The History of Martin Luther King Day
Who originated the idea of a national holiday in honor of MLK?
Martin Luther King Day is a federal holiday observed on the third Monday in January.
It took 15 years to create the federal Martin Luther King, Jr., holiday. Congressman John Conyers, Democrat from Michigan, first introduced legislation for a commemorative holiday four days after King was assassinated in 1968. After the bill became stalled, petitions endorsing the holiday containing six million names were submitted to Congress.
Conyers and Rep. Shirley Chisholm, Democrat of New York, resubmitted King holiday legislation each subsequent legislative session. Public pressure for the holiday mounted during the 1982 and 1983 civil rights marches in Washington.
Congress passed the holiday legislation in 1983, which was then signed into law by President Ronald Reagan. A compromise moving the holiday from Jan. 15, King's birthday, which was considered too close to Christmas and New Year's, to the third Monday in January helped overcome opposition to the law.
National Consensus on the Holiday
A number of states resisted celebrating the holiday. Some opponents said King did not deserve his own holiday—contending that the entire civil rights movement rather than one individual, however instrumental, should be honored. Several southern states include celebrations for various Confederate generals on that day. Arizona voters approved the holiday in 1992 after a tourist boycott. In 1999, New Hampshire changed the name of Civil Rights Day to Martin Luther King, Jr., Day.
MLK Holiday Timeline
Martin Luther King, Jr. assassinated; Rep. John Conyers, D-Mich., introduces legislation for federal holiday to commemorate King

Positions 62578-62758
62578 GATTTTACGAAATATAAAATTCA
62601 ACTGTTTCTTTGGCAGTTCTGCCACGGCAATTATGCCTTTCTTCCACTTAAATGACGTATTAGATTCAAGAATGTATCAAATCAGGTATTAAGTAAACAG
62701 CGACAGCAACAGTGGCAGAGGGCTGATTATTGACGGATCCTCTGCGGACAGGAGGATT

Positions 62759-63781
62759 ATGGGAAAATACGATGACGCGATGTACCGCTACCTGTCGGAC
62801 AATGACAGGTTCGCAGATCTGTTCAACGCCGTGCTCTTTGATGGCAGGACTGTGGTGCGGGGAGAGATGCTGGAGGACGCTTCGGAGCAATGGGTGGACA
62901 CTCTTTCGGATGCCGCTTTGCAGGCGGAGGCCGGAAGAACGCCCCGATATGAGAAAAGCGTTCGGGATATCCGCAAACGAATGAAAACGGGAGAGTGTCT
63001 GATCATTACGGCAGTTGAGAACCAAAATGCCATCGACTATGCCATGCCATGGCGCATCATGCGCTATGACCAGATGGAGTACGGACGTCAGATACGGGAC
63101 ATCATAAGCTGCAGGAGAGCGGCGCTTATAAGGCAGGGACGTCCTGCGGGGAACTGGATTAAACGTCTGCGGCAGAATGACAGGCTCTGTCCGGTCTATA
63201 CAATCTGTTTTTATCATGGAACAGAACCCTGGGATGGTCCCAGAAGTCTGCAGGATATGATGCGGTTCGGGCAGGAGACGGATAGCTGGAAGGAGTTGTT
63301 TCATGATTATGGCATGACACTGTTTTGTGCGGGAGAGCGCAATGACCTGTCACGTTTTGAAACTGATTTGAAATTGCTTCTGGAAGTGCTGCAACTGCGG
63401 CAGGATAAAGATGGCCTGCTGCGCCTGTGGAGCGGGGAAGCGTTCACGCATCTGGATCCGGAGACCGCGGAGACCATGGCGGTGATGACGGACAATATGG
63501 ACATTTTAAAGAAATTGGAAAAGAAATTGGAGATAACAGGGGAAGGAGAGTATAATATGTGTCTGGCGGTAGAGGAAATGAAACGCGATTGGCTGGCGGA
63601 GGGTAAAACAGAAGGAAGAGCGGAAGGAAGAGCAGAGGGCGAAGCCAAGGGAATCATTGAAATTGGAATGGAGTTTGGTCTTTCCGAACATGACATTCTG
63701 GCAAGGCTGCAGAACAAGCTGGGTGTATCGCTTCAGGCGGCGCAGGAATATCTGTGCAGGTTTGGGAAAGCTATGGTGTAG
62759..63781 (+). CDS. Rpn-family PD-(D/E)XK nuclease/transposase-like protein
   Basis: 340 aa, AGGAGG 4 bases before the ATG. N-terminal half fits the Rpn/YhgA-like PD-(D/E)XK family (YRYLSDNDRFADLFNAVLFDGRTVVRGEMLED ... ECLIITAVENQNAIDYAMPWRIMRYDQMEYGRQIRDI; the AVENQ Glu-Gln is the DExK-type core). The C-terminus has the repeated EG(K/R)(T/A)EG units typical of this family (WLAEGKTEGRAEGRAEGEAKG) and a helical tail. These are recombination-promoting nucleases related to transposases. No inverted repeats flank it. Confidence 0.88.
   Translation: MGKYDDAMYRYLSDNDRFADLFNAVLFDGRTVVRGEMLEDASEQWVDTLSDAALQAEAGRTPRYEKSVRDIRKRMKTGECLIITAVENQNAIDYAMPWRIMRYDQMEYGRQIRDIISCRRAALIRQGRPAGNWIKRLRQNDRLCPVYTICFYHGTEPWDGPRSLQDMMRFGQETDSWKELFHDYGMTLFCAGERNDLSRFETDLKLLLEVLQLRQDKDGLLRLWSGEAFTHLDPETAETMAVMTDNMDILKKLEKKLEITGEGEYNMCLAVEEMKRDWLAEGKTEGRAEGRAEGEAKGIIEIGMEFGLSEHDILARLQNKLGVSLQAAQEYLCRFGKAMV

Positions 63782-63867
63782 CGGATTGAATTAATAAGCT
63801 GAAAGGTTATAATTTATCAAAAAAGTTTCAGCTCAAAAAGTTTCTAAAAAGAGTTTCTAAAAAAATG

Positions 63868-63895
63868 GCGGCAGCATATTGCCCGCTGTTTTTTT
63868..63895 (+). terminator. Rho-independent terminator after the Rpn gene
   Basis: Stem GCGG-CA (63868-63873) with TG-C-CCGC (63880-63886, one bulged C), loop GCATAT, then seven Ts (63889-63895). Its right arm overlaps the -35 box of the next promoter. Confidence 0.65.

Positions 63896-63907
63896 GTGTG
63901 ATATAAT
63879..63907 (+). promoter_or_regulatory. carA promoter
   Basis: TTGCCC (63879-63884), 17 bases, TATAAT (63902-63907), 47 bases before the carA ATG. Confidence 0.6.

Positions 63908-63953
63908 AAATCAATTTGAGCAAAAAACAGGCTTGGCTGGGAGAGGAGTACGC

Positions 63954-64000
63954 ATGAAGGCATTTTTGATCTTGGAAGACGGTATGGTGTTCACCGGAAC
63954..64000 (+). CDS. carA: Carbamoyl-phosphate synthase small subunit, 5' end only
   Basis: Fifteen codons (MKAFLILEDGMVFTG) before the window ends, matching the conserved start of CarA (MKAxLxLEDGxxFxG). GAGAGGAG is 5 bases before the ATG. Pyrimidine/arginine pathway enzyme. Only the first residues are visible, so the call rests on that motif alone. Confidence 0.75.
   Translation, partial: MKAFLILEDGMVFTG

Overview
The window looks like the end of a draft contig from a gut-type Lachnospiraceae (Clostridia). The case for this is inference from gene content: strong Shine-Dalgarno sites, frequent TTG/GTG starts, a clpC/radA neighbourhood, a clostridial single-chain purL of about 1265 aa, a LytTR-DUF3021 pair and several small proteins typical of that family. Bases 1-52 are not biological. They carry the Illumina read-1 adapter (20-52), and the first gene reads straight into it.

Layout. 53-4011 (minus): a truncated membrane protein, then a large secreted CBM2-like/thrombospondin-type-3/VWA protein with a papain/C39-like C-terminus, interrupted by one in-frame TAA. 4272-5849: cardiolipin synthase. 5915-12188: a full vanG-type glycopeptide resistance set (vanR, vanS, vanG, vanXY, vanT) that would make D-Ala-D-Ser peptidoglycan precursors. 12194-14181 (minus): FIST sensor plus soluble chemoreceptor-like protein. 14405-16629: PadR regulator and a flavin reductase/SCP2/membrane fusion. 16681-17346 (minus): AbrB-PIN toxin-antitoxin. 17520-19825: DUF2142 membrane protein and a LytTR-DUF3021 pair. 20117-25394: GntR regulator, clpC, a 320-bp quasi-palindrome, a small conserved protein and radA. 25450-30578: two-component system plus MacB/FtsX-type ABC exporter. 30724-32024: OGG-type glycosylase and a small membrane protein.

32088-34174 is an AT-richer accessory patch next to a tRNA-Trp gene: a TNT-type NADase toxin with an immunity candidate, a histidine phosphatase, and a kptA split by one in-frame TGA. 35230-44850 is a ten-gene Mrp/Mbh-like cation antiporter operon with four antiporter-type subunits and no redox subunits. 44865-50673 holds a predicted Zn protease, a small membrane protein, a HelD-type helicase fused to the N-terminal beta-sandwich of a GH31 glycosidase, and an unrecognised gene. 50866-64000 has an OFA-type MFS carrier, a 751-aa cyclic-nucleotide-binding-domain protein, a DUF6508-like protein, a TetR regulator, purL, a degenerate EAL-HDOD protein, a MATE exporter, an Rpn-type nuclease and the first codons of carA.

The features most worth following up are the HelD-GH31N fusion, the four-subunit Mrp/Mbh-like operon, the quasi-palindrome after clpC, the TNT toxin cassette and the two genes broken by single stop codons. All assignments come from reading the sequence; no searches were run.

Illinois is first state to adopt MLK Day as a state holiday
Congress passes, President Reagan signs, legislation creating Martin Luther King, Jr. Day
Federal MLK holiday goes into effect
Arizona governor Evan Mecham rescinds MLK Day as his first act in office, setting off a boycott of the state.
State MLK holiday adopted in 44 states
The NFL moves the 1993 Super Bowl site from Phoenix, Ariz., to Pasadena, Calif., because of the MLK Day boycott.
Arizona citizens vote to enact MLK Day. The Super Bowl is held in Tempe, Ariz. in 1996.
For the first time, MLK Day is held in some form—sometimes under a different name, and not always as a paid state holiday—in all fifty states.
New Hampshire becomes the last state to adopt MLK Day as a paid state holiday, replacing its optional Civil Rights Day.
Utah becomes the last state to recognize MLK Day by name, renaming its Human Rights Day state holiday.
South Carolina becomes the last state to make MLK Day a paid holiday for all state employees. Until now, employees could choose between celebrating it or one of three Confederate-related holidays.
|See also: Timeline: MLK's Life and Career, Martin Luther King Speeches|